It was another fair day outside. A shower of rain had fallen earlier, but it had been brief and the ground was only slightly damp underfoot. Thorey had answered the summons quickly and was waiting for them outside the building that housed the castle kitchen. He was a small man, with sunken cheeks and a sharp nose, and was wrapped in a cape made from rat skins. On his head was a peaked cap of the same material. In one hand he held a metal cage containing a large black rat, and at his feet were two small dogs of a terrier breed; both were white in colour and had contrasting dark patches of fur about their ears and eyes. They watched intently as their master set the cage containing the rat on the ground, with their ears pricked and bodies alert as they waited for Thorey to loose the rodent and give the command to kill.

When Ernulf arrived with the honey pot, a container that held about two pounds of the sweetener, and the bread, Bascot gave the catcher his orders. “Smear some of the contents of that pot onto the bread and feed it to the rat.” At Thorey’s questioning look, he explained, “There is a possibility that the honey is noxious. Do not let your dogs near it.”

Thorey’s dark eyes narrowed at the warning, but he made no comment and gave a command to the two terriers to go a few paces away from him. The dogs swiftly obeyed, but their concentration remained focused on their master as he took a piece of the bread and, using a spoon given to him by Ernulf, scooped some of the honey onto it. He pushed it through the iron bars of the cage. All waited and watched with morbid fascination as the rodent first sniffed at the morsel then turned it over and over in its tiny paws before beginning to nibble at the bread.

It was not long before the honey’s deadly effects became apparent. Soon the rat began to shake and twitch, then froth bubbled from its mouth and it began to convulse. The spectators watched in awestruck horror as the rodent suffered one final, and obviously painful, spasm and fell onto its side, dead. Shocked gasps broke out from those who had been watching, and the sempstress, Clare, gave a heartrending sob.

Nicolaa, too, was shaken by what she had witnessed. “There can be no doubt that the honey in that pot is contaminated,” she said in a voice that struggled with disbelief, “but it is far too toxic to have been caused haphazardly. This has been done on purpose, with malicious intent.”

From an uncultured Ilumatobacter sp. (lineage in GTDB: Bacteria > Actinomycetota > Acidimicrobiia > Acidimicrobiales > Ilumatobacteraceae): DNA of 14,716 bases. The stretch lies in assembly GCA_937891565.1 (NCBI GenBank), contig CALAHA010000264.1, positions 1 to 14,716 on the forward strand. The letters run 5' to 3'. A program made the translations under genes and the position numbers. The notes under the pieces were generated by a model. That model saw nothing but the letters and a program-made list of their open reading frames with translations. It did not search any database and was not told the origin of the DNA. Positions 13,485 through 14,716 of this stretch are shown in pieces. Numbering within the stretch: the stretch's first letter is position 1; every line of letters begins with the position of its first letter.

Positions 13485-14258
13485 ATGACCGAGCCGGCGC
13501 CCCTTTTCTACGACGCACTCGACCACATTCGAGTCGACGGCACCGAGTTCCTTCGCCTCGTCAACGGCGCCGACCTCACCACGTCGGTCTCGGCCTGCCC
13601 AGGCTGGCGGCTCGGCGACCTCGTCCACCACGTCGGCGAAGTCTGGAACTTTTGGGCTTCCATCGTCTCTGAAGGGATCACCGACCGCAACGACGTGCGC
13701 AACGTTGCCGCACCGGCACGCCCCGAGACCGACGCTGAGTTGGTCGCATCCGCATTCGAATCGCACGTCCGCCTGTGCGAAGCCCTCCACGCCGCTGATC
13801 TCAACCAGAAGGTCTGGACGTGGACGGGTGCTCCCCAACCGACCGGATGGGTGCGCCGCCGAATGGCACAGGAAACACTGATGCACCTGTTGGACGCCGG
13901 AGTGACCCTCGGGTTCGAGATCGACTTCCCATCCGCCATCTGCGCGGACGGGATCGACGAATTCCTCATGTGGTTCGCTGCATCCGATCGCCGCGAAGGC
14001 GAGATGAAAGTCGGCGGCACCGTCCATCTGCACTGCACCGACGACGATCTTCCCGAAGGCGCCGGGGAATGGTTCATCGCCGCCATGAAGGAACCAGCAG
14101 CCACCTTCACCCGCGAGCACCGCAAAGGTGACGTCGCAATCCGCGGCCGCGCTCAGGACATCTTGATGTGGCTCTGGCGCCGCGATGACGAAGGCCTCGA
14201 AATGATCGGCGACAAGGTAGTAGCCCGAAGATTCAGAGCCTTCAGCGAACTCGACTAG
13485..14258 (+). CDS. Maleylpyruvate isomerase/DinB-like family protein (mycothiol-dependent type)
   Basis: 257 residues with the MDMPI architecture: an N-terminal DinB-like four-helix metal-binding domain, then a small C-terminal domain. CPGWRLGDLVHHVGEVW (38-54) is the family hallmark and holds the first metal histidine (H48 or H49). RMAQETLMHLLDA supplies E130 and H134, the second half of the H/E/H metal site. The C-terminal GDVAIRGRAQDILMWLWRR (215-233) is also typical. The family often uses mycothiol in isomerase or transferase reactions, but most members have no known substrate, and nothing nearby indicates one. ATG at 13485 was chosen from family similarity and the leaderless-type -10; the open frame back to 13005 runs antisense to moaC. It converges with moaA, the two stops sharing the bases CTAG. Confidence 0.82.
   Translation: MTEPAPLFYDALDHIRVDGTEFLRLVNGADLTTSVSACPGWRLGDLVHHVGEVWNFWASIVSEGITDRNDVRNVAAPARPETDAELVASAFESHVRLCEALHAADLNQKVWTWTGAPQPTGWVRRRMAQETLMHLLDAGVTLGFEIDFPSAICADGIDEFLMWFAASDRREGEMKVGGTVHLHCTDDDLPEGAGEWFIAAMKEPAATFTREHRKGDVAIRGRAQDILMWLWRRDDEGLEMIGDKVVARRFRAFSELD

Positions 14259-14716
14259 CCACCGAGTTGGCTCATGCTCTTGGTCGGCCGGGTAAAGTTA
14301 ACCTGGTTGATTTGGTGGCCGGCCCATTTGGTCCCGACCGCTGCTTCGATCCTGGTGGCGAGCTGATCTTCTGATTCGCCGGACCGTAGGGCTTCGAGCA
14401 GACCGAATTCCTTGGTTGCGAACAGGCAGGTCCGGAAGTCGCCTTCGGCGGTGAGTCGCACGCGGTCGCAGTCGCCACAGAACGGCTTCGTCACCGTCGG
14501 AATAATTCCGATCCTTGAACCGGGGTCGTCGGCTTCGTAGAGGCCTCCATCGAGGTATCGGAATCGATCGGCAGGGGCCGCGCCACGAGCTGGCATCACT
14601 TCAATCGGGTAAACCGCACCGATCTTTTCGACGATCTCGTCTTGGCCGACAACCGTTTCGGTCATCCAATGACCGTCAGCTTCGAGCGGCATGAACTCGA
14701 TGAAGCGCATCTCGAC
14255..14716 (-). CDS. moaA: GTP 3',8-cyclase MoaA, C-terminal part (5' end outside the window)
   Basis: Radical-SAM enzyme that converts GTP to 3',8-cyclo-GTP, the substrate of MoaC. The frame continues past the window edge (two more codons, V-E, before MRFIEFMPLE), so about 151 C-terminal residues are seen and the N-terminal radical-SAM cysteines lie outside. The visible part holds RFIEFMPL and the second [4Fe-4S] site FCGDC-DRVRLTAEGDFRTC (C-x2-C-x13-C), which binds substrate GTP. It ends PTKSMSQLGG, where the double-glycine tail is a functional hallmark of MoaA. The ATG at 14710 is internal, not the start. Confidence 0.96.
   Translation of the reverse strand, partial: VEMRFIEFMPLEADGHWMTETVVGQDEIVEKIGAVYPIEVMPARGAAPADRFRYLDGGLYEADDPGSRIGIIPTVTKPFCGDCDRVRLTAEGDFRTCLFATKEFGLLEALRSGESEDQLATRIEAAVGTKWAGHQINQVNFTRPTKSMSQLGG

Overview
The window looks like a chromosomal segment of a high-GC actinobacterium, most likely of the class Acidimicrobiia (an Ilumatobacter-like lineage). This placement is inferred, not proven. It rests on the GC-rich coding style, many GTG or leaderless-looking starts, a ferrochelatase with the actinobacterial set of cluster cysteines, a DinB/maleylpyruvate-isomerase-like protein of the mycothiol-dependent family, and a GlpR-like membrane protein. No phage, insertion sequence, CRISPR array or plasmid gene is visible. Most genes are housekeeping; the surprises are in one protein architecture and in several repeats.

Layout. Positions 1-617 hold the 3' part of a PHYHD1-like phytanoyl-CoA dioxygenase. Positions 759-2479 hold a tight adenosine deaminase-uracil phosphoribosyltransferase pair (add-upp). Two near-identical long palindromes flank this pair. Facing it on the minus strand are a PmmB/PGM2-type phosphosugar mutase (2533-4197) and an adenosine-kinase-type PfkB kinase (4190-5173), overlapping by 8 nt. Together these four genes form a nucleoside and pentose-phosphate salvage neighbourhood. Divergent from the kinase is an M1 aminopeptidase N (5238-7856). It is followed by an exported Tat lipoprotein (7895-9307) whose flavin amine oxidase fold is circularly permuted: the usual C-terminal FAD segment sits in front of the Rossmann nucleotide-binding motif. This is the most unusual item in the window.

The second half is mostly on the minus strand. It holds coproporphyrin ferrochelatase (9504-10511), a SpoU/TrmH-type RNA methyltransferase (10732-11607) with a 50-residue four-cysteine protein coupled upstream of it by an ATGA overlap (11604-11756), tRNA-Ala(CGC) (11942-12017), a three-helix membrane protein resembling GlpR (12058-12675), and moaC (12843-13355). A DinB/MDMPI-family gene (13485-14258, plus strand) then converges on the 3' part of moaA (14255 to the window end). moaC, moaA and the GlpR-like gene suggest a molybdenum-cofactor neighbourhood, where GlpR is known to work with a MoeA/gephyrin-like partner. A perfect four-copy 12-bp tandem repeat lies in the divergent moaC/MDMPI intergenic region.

She swung around to where Gosbert was standing. “That honey has been poisoned, cook. If I had not been too ill to eat the cake, it is I who would have died, not Ralf.”

The cook fell to his knees, his plump face terror stricken. “Lady, I swear by the precious blood of Our Saviour that I did not know the honey was tainted. I would never contrive at your death, never. Please believe me, I beg of you.”

Nicolaa regarded the cook for a moment, and his assistant, Eric, who was staring at the rat in stupefaction, as though he could not believe it was dead.

“I would like to believe you, Gosbert, but your innocence must be proved before I can do so.” She made a motion with her hand, and Ernulf ordered two of his men to seize Gosbert. “Until it is, you will be kept confined and under guard.”

As the cook was dragged across the bail towards the holding cells, Bascot gave Ernulf further instructions, the Templar’s thoughts leaping to the significance of what they had just witnessed. “All of the honey pots in the kitchen, Ernulf, both sealed and unsealed, must be brought out into the bail so that Thorey can test the contents. If there are not enough vermin for the purpose, obtain more from rat catchers in the town.”

He glanced at Nicolaa and she nodded, adding, “If that becomes necessary, Ernulf, you may tell the town catchers they will be recompensed out of the castle coffers for their assistance.”

As Ernulf hastened away to comply with the order, Nicolaa stood with Bascot and gazed at the dead rat.

“It seems it is not pestilence that has come to afflict us, lady, but a poisoner,” Bascot said to her softly.

Nicolaa drew a breath and shook her head slightly, as though she could, by doing so, erase the evidence that lay before her eyes. “I cannot believe that the person who did this is my cook, de Marins. But if it was not him…”